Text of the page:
Son Seals
    Dickey Betts
    Alvin Lee

    Reply
  3. Hi friend,
    Hi guys,

    This is Joe from Germany.

    Sure there are well known Blues guitarists playing E335 – c’mon, how comes you suggested it’s just BB King. What about John Mayer, great Version of Ain’t no sunshine at YouTube, Robben Ford, many concerts, YouTube, Keith Richards, and there might be some more. And of course many others playing jazzy Blues like Larry Carlton, Robben Ford…

    Listen up guys , let’s create a list of important (not well known) and well known Blues guitarists playing the E335. Who’d like to join? Post your lists and comments for the Community.
    Thanks and Cheers
    Joe

    Reply
  4. Many factors can go into choosing a guitar. The least important would be whatever famous person also uses one. Granted, copping a player one might admire can have a lot to do with the guitar and the decision to go with single or dual coil pickups has much to do with the basic tone you might hear in their recordings. I warn that there’s some chance that what one thinks they are hearing and what they are actually hearing might be different guitars.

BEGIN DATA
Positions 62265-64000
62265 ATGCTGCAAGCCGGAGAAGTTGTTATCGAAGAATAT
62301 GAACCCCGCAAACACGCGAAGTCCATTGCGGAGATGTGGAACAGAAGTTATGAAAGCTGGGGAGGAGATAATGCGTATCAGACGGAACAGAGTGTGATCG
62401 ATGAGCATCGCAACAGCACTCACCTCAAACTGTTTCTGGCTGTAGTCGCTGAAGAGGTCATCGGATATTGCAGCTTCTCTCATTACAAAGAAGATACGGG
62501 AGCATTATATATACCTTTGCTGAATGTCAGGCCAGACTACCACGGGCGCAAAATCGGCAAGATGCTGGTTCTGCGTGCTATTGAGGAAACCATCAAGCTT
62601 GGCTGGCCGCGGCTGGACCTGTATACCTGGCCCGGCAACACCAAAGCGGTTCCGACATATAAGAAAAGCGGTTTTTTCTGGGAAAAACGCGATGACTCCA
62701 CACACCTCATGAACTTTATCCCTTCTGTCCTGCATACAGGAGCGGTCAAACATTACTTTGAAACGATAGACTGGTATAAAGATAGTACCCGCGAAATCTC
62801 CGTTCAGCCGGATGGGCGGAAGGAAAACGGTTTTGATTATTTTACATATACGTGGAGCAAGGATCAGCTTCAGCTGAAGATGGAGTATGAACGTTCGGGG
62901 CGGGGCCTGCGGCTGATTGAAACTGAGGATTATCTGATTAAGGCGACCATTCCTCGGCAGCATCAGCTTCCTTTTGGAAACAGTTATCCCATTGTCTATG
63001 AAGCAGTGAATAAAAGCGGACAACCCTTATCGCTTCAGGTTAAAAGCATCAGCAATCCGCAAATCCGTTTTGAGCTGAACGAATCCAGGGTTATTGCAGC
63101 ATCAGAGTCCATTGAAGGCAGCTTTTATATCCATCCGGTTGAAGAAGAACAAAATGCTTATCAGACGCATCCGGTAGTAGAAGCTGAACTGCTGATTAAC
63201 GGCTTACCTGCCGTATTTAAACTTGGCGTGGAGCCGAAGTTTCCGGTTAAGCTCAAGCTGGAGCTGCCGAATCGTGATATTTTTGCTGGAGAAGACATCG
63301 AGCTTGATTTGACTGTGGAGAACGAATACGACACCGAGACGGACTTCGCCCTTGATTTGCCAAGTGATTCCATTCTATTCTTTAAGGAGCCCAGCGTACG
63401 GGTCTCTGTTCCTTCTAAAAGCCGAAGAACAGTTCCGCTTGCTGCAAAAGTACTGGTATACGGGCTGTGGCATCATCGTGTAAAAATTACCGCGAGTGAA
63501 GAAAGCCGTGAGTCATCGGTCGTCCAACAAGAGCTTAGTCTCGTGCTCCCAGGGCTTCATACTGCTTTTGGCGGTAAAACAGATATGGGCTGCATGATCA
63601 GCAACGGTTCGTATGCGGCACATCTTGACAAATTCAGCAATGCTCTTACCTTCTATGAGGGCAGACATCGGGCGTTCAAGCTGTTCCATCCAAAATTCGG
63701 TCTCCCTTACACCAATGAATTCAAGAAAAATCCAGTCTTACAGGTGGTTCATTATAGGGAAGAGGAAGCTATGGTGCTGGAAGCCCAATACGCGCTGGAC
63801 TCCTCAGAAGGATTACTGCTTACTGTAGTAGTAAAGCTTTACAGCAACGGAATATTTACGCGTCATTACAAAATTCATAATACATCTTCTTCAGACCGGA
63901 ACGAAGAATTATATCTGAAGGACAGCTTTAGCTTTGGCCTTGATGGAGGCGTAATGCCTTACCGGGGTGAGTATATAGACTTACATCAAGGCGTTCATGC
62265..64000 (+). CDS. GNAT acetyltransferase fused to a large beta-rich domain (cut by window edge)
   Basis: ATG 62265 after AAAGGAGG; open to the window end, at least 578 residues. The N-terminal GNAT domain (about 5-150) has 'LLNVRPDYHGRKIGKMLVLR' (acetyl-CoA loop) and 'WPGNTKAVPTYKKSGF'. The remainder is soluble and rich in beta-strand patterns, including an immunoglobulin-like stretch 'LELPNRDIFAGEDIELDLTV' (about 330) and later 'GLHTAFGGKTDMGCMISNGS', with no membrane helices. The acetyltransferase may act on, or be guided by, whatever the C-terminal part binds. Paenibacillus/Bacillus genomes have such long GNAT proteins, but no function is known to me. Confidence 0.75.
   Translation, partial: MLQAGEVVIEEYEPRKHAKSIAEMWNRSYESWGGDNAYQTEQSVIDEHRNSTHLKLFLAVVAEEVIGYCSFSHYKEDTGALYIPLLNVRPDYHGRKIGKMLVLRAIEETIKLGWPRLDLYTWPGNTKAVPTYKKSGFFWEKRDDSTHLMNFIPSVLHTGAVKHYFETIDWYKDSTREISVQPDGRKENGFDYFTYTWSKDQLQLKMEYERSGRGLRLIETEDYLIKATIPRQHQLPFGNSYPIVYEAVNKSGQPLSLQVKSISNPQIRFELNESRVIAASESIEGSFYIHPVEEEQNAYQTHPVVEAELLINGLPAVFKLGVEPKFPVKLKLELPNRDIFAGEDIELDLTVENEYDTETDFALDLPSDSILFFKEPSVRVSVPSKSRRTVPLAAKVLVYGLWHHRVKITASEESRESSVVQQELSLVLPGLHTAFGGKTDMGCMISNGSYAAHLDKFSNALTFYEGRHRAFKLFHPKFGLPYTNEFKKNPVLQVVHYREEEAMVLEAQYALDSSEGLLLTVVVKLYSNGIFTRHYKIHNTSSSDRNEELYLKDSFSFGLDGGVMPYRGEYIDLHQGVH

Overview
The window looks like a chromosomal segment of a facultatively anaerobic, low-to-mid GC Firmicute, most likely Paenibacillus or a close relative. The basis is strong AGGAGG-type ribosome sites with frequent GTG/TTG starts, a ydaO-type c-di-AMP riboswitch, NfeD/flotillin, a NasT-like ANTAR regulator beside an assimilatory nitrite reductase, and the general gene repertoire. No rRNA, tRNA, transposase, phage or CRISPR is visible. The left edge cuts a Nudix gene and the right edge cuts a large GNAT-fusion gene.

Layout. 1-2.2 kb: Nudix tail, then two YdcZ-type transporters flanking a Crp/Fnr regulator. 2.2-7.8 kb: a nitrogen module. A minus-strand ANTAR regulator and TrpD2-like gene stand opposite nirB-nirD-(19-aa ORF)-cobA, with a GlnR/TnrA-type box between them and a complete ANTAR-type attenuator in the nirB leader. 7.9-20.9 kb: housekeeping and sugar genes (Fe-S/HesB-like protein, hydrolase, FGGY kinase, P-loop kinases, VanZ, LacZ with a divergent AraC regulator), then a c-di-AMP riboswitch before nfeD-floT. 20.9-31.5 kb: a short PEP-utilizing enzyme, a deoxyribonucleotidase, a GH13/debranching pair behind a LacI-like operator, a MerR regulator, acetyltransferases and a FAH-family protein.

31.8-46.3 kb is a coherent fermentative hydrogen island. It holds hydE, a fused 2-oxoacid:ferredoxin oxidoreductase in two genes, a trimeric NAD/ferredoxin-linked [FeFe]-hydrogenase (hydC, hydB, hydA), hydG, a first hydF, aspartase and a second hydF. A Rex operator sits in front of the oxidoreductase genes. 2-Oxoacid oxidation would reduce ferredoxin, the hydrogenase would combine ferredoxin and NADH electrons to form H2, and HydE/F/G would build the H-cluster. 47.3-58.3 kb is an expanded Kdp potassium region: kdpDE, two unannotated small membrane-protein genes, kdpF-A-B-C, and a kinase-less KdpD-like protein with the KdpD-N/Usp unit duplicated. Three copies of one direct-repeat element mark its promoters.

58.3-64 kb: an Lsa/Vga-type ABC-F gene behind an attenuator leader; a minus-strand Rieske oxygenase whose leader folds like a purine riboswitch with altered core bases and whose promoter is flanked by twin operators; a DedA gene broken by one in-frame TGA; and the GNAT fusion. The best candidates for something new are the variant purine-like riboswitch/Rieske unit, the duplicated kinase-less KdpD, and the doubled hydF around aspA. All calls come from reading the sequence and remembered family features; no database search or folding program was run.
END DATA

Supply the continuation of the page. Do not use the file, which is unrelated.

A good example would be many folks assuming Jimmy Page was a Les Paul player for the first Led Zeppelin recordings… Such is not the universal case. I saw the last leg of the Yardbirds playing together prior to Led Zeppelin releases. Jimmy was all about a Telecaster and a Danelectro through a Rickenbacker amp. That carried through the early Zeppelin album.

    A tone target is important, playability is important, playing feel and comfort is important.

    Making a wise choice will save expense in the long run. Spending wisely makes for a happier player.

    Reply